A large tree widely distributed in Africa. It
prefers moist soils with a high water table
beside rivers, but will also grow in open
woodland. In Ethiopia, it does very well
in Moist and Wet Kolla and Weyna Dega
agroclimatic zones of all regions, 1,200—
2,600 m. There are several subspecies in
Firewood, charcoal, timber (general
construction, furniture), poles, tool
handles, carvings, food (fruit), tea substitute
(leaves), medicine (bark, roots, leaves), bee
forage, dye and tannin (bark).
A densely leafy forest tree, usually 10–15 m
but up to 25 m, the trunk broad and fluted
and the crown rounded and heavy, the
branchlets drooping, the stems thick and
angular. BARK: Smooth when young, black
and rough with age, flaking, producing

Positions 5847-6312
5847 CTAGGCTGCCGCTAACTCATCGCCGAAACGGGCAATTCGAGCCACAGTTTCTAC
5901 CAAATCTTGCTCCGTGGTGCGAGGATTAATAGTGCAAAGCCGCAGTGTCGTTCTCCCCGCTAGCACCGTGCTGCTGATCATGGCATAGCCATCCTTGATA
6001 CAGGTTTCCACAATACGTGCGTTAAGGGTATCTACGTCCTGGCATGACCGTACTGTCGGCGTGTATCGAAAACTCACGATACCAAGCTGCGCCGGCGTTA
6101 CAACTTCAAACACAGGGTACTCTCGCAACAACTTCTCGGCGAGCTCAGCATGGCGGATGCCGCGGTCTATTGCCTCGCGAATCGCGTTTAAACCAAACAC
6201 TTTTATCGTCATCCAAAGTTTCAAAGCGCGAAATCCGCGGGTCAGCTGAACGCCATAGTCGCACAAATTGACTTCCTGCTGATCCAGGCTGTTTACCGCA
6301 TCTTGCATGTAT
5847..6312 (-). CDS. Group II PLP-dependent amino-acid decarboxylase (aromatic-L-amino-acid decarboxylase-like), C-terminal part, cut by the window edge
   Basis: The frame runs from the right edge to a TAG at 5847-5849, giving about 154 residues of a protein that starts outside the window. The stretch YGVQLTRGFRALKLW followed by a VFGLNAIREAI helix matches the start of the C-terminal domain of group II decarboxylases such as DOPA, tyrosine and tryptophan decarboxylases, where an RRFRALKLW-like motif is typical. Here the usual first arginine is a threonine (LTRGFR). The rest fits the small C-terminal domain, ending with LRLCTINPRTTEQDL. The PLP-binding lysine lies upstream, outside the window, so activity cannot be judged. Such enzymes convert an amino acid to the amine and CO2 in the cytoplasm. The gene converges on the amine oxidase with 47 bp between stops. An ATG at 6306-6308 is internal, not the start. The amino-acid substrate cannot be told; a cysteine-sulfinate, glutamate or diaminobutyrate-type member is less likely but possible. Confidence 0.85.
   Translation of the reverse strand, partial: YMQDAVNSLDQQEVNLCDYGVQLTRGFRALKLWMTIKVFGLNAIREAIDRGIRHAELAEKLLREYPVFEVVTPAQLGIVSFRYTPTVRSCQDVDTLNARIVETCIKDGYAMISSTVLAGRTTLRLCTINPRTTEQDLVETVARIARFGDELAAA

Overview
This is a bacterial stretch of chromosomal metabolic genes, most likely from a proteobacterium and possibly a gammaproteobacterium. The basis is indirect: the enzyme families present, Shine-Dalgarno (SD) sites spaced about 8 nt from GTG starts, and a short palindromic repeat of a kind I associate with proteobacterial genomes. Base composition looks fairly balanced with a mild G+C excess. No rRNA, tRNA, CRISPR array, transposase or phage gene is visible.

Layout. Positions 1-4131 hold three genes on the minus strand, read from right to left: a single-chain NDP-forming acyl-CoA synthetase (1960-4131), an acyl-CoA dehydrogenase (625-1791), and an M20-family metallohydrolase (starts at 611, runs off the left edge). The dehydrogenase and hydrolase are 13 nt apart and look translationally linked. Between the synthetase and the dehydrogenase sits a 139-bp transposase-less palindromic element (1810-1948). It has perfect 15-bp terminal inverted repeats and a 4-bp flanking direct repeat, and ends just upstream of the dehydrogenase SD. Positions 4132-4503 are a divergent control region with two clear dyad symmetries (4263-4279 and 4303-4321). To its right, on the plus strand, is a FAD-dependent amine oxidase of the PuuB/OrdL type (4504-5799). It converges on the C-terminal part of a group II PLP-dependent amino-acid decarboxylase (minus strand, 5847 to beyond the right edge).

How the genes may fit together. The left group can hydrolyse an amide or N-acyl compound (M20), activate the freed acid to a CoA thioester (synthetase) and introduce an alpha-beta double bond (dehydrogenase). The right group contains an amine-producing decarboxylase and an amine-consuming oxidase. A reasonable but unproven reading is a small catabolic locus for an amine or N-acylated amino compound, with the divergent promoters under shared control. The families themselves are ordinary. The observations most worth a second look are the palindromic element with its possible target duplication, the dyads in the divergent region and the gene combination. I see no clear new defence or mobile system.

a red watery sap if cut. LEAVES: Young
leaves purple‑red, but mature leaves dark
green, in opposite pairs, shiny and smooth
on both surfaces, the tip long but rounded,
on a short grooved stalk. The leaves are
variable in shape. FLOWERS: White,
showy stamens, in dense branched heads 10
cm across, the honey‑sweet smell attracting
many insects; stalks angular, square.
FRUIT: Oval to 3 cm, purple‑ black and
shiny, one‑seeded, in big bunches of 20–30.
Seedlings, wildings, direct sowing at site.
Good germination. About 2,400–3,700
seed per kg.
Treatment: Not necessary but remove
flesh and wash in water before sowing.
Storage: Must be sown immediately the
fruit is picked. Germination is reduced
with any attempt to dry and store the
The wood is brown, hard and strong. It
is easily worked but liable to split. Seeds
available from June to September.